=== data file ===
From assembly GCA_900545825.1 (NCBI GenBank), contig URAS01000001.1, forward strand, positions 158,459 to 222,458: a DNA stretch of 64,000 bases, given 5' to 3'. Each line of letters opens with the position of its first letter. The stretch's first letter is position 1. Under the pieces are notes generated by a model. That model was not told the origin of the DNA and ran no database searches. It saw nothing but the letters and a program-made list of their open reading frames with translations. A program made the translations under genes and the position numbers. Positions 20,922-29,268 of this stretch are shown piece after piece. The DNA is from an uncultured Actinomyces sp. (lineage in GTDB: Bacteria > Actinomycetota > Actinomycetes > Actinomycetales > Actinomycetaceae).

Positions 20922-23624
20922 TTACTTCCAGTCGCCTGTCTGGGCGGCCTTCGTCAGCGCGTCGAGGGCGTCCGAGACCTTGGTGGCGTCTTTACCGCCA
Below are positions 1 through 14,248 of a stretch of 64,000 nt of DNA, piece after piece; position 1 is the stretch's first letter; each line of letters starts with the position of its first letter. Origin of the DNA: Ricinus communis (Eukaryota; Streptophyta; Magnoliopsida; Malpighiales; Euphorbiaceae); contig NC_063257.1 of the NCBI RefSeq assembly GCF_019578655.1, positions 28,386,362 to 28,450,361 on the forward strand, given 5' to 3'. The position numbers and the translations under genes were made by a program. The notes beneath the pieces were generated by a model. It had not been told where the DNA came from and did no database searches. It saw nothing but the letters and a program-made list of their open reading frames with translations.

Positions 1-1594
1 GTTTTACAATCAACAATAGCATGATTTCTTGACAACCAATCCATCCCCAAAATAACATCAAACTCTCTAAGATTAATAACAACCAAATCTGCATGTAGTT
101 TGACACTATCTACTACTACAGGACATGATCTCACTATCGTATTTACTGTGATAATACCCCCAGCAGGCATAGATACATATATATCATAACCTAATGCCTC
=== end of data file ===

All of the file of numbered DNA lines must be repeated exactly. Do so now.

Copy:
From assembly GCA_900545825.1 (NCBI GenBank), contig URAS01000001.1, forward strand, positions 158,459 to 222,458: a DNA stretch of 64,000 bases, given 5' to 3'. Each line of letters opens with the position of its first letter. The stretch's first letter is position 1. Under the pieces are notes generated by a model. That model was not told the origin of the DNA and ran no database searches. It saw nothing but the letters and a program-made list of their open reading frames with translations. A program made the translations under genes and the position numbers. Positions 20,922-29,268 of this stretch are shown piece after piece. The DNA is from an uncultured Actinomyces sp. (lineage in GTDB: Bacteria > Actinomycetota > Actinomycetes > Actinomycetales > Actinomycetaceae).

Positions 20922-23624
20922 TTACTTCCAGTCGCCTGTCTGGGCGGCCTTCGTCAGCGCGTCGAGGGCGTCCGAGACCTTGGTGGCGTCTTTACCGCCA
Below are positions 1 through 14,248 of a stretch of 64,000 nt of DNA, piece after piece; position 1 is the stretch's first letter; each line of letters starts with the position of its first letter. Origin of the DNA: Ricinus communis (Eukaryota; Streptophyta; Magnoliopsida; Malpighiales; Euphorbiaceae); contig NC_063257.1 of the NCBI RefSeq assembly GCF_019578655.1, positions 28,386,362 to 28,450,361 on the forward strand, given 5' to 3'. The position numbers and the translations under genes were made by a program. The notes beneath the pieces were generated by a model. It had not been told where the DNA came from and did no database searches. It saw nothing but the letters and a program-made list of their open reading frames with translations.

Positions 1-1594
1 GTTTTACAATCAACAATAGCATGATTTCTTGACAACCAATCCATCCCCAAAATAACATCAAACTCTCTAAGATTAATAACAACCAAATCTGCATGTAGTT
101 TGACACTATCTACTACTACAGGACATGATCTCACTATCGTATTTACTGTGATAATACCCCCAGCAGGCATAGATACATATATATCATAACCTAATGCCTC